Diversity: the experience of discrimination on multiple grounds
Funded by: ACAS (Research Partnership)
January 2011 to April 2011
Background, summary and aims
Background, Scope and Aims
The research aims to support more effective diversity management through greater understanding of the experience of discrimination on multiple grounds. Multiple discrimination acknowledges intersectionality; how social groups are not rigidly demarcated by race, age, disability, gender, class or other status. These characteristics are not mutually exclusive; instead, people have multiple identities that may help shape their everyday interactions within and beyond the workplace.
The research will engage with policy, theory and practice in relation to multiple discrimination, exploring the following questions:
- What are the forms of multiple discrimination, both overt and subtle, involving two or more protected characteristics?
- How is multiple discrimination experienced and addressed at the workplace and within the dispute resolution system?
- What is the role of non-union advice and support?
Central to the proposed methodology is a focus on the perceptions of people who have made claims of workplace discrimination to an Employment Tribunal . Using a grounded theory approach, semi-structured interviews will be undertaken with claimants who made claims referring to more than one equality strand. The sample will aim to capture claimant accounts across a variety of sectors and occupational groups in London and the South East. The research will also seek the participation of non-union sources of advice and support, involving advice workers.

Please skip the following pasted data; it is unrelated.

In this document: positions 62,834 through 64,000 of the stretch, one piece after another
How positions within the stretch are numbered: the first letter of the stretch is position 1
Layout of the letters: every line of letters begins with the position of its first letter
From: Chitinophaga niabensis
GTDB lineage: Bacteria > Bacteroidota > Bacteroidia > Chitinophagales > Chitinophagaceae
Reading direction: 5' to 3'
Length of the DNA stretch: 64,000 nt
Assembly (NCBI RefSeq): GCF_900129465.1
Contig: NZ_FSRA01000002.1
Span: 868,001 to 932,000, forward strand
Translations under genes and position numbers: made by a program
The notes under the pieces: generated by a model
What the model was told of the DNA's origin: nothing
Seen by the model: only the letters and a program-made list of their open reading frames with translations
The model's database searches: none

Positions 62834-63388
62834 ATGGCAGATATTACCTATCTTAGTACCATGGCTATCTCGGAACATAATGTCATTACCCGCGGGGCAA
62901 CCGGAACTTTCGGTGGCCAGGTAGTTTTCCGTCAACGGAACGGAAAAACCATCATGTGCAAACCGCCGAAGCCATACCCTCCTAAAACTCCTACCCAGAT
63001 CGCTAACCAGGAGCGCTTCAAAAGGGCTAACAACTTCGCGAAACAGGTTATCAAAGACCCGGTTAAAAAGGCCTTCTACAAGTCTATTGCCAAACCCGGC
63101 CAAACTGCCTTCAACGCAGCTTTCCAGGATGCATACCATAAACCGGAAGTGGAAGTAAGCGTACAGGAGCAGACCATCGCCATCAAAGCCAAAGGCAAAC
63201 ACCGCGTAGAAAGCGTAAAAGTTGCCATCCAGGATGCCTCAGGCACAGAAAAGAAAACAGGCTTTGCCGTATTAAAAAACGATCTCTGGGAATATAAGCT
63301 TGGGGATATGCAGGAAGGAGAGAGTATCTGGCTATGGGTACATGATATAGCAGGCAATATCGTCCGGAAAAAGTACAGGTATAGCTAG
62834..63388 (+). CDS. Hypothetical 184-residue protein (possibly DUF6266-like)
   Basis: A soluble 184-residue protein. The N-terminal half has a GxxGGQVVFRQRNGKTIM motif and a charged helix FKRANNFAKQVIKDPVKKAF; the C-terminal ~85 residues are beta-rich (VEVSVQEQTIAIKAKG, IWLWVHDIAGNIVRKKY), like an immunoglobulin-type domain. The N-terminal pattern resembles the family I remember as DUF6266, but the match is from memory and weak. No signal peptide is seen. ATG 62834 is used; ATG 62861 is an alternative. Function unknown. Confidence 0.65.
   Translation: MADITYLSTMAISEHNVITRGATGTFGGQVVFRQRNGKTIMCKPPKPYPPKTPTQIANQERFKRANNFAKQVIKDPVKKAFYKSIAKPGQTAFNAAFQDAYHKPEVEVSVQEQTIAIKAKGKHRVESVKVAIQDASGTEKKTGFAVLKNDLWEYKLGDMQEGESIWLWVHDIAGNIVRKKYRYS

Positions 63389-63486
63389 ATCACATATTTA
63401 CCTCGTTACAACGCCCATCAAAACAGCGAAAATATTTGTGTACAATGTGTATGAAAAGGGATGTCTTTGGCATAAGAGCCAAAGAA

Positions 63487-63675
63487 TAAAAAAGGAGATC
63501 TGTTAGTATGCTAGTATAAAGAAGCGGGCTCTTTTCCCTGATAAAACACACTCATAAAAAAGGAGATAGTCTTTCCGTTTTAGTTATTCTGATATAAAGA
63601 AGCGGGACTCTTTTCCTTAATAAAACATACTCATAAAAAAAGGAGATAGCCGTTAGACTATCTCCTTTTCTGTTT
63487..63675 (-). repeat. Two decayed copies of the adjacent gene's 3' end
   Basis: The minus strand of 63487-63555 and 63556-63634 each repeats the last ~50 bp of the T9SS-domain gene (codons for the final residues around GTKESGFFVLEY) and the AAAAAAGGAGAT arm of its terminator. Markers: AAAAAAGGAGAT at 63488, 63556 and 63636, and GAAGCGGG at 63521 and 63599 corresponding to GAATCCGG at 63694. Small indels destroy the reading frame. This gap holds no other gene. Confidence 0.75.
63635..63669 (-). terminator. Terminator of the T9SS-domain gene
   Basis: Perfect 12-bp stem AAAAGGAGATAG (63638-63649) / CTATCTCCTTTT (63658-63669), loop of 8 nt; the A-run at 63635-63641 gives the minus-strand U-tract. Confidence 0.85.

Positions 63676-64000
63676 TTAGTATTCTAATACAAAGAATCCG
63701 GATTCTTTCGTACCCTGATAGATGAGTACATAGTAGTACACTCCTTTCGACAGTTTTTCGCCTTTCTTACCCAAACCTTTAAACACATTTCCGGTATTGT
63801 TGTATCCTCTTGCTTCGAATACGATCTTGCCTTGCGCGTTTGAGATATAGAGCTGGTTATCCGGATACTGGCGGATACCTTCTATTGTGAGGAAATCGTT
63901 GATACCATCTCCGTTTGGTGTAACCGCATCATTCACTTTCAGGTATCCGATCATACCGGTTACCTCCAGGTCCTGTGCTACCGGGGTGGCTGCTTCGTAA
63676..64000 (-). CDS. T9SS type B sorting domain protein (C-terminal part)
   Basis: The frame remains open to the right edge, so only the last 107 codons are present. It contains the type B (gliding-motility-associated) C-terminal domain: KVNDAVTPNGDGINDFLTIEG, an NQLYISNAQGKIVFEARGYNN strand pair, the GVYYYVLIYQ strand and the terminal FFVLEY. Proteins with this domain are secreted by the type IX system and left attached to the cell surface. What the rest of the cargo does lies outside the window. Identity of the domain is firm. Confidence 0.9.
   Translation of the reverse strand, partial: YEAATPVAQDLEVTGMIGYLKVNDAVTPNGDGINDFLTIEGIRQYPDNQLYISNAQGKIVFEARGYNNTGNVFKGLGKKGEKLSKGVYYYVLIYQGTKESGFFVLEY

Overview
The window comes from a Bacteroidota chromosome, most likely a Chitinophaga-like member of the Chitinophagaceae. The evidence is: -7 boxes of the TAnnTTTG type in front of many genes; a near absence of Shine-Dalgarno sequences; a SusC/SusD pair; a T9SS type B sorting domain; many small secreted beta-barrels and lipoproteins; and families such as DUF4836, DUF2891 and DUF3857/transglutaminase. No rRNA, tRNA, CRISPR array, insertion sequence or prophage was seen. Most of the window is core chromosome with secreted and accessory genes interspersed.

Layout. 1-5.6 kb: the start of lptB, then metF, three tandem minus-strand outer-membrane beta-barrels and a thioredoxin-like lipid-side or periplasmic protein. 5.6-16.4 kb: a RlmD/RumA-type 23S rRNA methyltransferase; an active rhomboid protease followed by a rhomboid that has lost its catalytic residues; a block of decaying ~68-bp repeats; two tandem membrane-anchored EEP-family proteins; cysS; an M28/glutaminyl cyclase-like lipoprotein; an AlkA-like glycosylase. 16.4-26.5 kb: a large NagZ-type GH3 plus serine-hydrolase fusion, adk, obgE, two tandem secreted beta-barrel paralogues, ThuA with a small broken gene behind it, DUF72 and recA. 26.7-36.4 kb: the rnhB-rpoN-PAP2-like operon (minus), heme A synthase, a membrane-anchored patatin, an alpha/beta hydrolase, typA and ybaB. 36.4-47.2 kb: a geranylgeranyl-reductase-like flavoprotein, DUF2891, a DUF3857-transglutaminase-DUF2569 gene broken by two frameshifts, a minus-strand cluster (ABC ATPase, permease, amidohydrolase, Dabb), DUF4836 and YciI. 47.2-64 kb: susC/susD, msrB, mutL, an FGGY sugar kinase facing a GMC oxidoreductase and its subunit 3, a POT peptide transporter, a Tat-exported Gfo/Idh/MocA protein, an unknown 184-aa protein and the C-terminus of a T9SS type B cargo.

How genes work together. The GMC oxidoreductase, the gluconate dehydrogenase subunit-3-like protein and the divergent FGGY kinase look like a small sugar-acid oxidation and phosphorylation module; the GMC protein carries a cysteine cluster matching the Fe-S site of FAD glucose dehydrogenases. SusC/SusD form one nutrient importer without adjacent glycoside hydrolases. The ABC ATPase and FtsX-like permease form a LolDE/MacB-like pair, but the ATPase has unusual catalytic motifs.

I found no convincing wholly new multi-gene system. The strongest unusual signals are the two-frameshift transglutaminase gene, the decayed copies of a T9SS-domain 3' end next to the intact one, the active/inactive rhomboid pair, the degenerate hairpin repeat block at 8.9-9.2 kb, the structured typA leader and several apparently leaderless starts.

Importance of Research
The research will contribute to wider employment relations evidence by increasing understanding of workplace experiences of discrimination on multiple grounds and how they are dealt with, from the ‘victim’s’ perspective. As stakeholders engage with the policy and practice implications of the Equality Act, the research outputs will provide a timely source of information and feed into debates around the effective promotion of workplace equality.
The research will provide real-world examples of multiple discrimination that can be drawn on in Acas guidance and codes of practice. This will support the process of strengthening worker and employer understanding of their rights and obligations. It will also provide a learning tool for Acas conciliators.